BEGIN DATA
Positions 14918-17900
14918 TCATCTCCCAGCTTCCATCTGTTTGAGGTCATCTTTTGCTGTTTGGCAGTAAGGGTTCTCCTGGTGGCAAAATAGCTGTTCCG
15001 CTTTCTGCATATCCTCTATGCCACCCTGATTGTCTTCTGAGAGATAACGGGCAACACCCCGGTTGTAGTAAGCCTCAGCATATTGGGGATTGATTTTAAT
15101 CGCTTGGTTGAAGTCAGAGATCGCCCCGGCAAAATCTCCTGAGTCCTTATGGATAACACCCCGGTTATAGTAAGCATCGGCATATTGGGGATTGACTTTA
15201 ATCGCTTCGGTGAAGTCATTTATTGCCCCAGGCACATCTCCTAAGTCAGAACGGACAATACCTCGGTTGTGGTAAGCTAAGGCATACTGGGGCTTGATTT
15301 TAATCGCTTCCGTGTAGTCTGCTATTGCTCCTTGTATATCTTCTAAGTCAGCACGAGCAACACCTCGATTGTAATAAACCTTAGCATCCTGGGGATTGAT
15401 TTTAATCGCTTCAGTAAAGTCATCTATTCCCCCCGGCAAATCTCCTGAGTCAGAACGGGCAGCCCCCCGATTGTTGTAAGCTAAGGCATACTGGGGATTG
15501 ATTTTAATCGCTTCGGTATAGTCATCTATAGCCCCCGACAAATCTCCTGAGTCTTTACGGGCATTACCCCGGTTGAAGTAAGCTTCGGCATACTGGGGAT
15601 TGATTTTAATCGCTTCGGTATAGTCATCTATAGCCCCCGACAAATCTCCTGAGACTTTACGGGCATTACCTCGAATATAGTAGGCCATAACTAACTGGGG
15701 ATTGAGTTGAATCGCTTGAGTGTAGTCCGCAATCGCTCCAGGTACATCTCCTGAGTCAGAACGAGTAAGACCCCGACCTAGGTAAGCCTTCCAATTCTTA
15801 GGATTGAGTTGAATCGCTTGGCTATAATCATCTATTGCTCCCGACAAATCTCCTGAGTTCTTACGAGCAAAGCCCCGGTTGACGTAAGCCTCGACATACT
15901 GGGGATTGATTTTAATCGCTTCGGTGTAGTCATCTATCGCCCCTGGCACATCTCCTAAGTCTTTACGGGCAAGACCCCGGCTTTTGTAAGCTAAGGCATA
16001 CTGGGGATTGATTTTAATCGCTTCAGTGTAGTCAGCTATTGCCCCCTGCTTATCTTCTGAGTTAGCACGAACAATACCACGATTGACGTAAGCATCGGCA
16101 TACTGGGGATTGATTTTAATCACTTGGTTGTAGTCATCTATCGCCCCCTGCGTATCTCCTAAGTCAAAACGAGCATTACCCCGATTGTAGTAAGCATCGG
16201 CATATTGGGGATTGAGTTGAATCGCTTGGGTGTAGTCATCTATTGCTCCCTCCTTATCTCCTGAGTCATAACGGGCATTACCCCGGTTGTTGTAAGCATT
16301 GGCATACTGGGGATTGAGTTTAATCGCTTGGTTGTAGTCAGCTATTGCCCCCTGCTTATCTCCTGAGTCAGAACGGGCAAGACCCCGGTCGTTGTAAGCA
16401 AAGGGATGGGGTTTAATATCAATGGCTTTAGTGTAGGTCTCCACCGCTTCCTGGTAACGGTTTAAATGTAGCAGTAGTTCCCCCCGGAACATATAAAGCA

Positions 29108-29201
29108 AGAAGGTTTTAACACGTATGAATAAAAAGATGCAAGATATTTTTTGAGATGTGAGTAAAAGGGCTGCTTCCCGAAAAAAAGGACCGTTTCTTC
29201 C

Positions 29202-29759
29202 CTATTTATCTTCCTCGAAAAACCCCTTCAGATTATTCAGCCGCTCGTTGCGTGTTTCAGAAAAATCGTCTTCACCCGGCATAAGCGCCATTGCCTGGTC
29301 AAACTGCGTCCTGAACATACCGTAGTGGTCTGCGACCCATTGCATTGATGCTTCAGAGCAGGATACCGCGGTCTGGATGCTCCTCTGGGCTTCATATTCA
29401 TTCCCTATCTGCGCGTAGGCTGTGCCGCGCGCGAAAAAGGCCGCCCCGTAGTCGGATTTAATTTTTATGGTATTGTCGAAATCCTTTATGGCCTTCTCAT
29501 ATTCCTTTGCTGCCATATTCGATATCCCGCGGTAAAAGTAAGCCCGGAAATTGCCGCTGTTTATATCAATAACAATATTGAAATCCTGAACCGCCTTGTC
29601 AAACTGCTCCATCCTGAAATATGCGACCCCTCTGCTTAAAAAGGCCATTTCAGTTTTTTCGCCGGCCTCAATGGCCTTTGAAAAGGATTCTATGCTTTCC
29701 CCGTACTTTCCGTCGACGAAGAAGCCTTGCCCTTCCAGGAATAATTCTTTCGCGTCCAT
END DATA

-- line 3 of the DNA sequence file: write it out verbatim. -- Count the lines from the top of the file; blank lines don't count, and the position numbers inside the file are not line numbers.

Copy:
15001 CTTTCTGCATATCCTCTATGCCACCCTGATTGTCTTCTGAGAGATAACGGGCAACACCCCGGTTGTAGTAAGCCTCAGCATATTGGGGATTGATTTTAAT